Monday, September 20, 2010


Some years ago Jerry and I were driving down the mountain from visiting Idyllwild. It was a lovely spring day and instead of using our air conditioner, we had the car windows down. At one point I smelled tobacco. It was such an odd place to be smelling tobacco, and since neither of us smoked -- and since obviously it wasn't tobacco growing county -- I mentioned it to Jerry. He knows I have good smelling powers but this time he laughed at me and made a smart remark about my sensitive smeller going haywire.

But a few miles on down the road we caught up with a motorcyclist who was heading downhill. He was smoking a pipe as he rode.

I still have a super-good sense of smell. Perhaps it is really just normal but maybe I think it's better than ordinary because Jerry can't smell anything. Not a rose, not perfume, not a steak cooking on a Bar-B-Que, and not dog poop on a shoe.

When I developed the taste problem back in 2006, the first thing the doctor asked me was if I had also lost my sense of smell. "Not a bit of it," I told him. "I can smell a cup of freshly brewed coffee and it is the best smell in the world. But when I taste it it tastes so bad I have to spit it out." The doc said to me that this was both bad and good. Bad that I certainly was missing out on one of life's good tastes, but good that my smelling wasn't affected, because if it were, the first thing he would look for was a brain tumor.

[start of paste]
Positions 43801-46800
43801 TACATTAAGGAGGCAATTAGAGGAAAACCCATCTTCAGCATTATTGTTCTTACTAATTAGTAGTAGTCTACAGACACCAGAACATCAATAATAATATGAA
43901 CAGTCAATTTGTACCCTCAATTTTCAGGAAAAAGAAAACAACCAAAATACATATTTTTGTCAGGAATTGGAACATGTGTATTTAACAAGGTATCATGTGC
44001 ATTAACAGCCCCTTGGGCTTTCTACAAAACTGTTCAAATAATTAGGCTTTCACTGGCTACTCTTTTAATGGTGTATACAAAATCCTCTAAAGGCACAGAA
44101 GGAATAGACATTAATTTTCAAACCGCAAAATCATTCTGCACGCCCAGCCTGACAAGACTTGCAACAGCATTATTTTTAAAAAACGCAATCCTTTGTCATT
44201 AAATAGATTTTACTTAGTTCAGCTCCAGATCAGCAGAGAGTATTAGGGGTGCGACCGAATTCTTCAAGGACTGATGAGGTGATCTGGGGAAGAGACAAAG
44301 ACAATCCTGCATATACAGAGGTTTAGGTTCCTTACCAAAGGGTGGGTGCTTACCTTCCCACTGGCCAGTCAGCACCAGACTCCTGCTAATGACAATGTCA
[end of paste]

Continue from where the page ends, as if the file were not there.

I've always had a good smeller. In 1959 I moved to a new housing tract in Orange county that had been built in a field previously zoned for light industry. About a quarter of a mile east of this new developement there was some kind of a factory that processed and canned hot peppers. When the wind was blowing the right direction, the smell of those hot peppers made my mouth water. I mean literally. I couldn't help salivating! It was an awful experience to go through. The smell was wonderful (as I really did like the hot peppers) but I certainly didn't like drooling 24/7. It only happened a couple of times a year, so during the five years we lived there it wasn't unbearable, but it wasn't any fun, either.

In the apartment where we are now living we are anywhere from 3 to 10 miles from a bunch of dairy farms. When there is moisture in the air -- usually in the winters when there is a gloomy foggy day -- I can smell the dairies. It is not a good smell, period. But one gets used to it. Jerry has never smelled them.

It's a shame that smelling good food smells doesn't give me the satisfaction that eating what makes that smell does. But at least I can smell my night-blooming jasmine when it blooms, I can smell the wonderful pikaki moisture lotion I slather on my body ....and best of all, if I stop running around long enough, I can still smell the roses.

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